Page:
The move comes as the latest round of talks between Egypt, Sudan and Ethiopia on the contentious dam ended with no agreement.
Egypt’s request for urgent intervention by the UN Security Council, sources said
Ethiopia started filling Grand Renaissance, a giant hydroelectric dam it is building on the Blue Nile, its water minister said on Wednesday after talks with Sudan and Egypt over the structure became deadlocked.
Ethiopia says the colossal dam offers a critical opportunity to pull millions of its nearly 110 million citizens out of poverty. The project is the centrepiece of Ethiopia’s bid to become Africa’s biggest power exporter.
“The construction of the dam and the filling of the water go hand in hand,” Water Minister Seleshi Bekele said in comments broadcast on television. “The filling of the dam doesn’t need to wait until the completion of the dam.”
The water level increased from 525 metres (1,720 feet) to 560 metres (1,840 feet), said Bekele.
Egypt has asked Ethiopia for urgent clarification on the matter, its foreign ministry said. The Blue Nile is a tributary of the Nile from which Egypt gets 90 percent of its fresh water.
Cairo told the United Nations last month it faces an “existential threat” from the hydroelectric dam.
Sudan’s government, meanwhile, said water levels on the Blue Nile had declined by 90 million cubic metres per day after Ethiopia started filling the dam on its side of the border.
Sudan rejects unilateral actions taken by any party as negotiating efforts continue between the two countries and Egypt, its irrigation ministry said in a statement.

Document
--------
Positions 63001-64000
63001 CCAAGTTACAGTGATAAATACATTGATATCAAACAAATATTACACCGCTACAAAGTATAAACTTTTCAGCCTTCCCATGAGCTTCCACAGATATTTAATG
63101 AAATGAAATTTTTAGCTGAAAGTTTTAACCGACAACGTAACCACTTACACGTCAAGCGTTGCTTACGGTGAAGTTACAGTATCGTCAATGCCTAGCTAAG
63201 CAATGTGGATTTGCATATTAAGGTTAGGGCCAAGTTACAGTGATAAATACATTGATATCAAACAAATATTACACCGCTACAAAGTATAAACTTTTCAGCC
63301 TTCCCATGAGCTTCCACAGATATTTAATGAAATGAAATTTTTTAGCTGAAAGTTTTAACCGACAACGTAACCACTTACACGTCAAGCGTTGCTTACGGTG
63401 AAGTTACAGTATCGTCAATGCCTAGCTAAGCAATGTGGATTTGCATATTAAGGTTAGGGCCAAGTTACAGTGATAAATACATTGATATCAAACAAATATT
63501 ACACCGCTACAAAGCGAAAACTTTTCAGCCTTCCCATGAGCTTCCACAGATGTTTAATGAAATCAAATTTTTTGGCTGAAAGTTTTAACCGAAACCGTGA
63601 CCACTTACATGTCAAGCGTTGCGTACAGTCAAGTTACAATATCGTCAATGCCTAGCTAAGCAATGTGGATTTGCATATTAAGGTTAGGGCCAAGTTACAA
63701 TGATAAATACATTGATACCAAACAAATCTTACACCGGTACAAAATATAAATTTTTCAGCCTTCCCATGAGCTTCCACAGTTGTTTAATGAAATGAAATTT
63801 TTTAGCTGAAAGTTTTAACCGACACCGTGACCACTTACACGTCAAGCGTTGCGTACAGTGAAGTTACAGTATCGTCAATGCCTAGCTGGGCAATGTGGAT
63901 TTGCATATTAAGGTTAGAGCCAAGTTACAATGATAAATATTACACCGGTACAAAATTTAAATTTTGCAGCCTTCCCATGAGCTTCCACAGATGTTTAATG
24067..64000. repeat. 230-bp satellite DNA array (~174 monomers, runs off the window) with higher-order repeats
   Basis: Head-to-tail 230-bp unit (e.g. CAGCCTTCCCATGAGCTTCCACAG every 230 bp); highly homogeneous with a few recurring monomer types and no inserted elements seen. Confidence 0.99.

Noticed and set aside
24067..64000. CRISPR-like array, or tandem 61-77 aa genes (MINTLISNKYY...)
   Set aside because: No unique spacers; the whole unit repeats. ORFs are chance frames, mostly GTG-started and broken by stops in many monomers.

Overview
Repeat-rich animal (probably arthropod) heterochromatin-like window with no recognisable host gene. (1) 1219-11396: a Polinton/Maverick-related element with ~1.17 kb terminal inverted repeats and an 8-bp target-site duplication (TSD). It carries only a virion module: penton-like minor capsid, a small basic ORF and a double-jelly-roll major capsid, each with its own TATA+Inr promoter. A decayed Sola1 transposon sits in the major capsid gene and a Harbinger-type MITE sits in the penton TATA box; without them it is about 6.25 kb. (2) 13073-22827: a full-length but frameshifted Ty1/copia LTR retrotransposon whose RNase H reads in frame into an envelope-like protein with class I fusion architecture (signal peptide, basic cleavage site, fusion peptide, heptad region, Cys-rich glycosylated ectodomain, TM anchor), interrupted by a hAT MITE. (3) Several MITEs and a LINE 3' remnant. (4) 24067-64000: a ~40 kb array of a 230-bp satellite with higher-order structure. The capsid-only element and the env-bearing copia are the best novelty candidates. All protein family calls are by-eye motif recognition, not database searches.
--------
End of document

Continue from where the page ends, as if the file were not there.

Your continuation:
Filling the Nile dam is a move likely to anger Egypt, Sudan
Cairo was anxious to secure a legally binding deal that would guarantee minimum flows and a mechanism for resolving disputes before the dam started operating.
Sudan stands to benefit from the project through access to cheap electricity and reduced flooding, but it has also raised fears over the dam’s operation.
The dam is being built 15km (nine miles) from the border with Sudan on the Blue Nile, the source of most of the Nile’s waters.
The latest round of negotiations between Egypt, Sudan and Ethiopia over the contentious dam ended with no agreement on Tuesday, according to Egyptian and Sudanese officials.
The failure sank modest hopes the three countries could resolve their differences and sign an agreement on the dam’s operation before Ethiopia began to fill the $4.6bn Grand Ethiopian Renaissance Dam (GERD), set to be Africa’s largest.
Ethiopia says more than 60 percent of the country is dry land with no sustaining water resources, while Egypt is endowed with groundwater and has access to seawater that could be desalinated.
Addis Ababa had previously pledged to start storing water in the dam’s vast reservoir at the start of the wet season in July when rains flood the Blue Nile.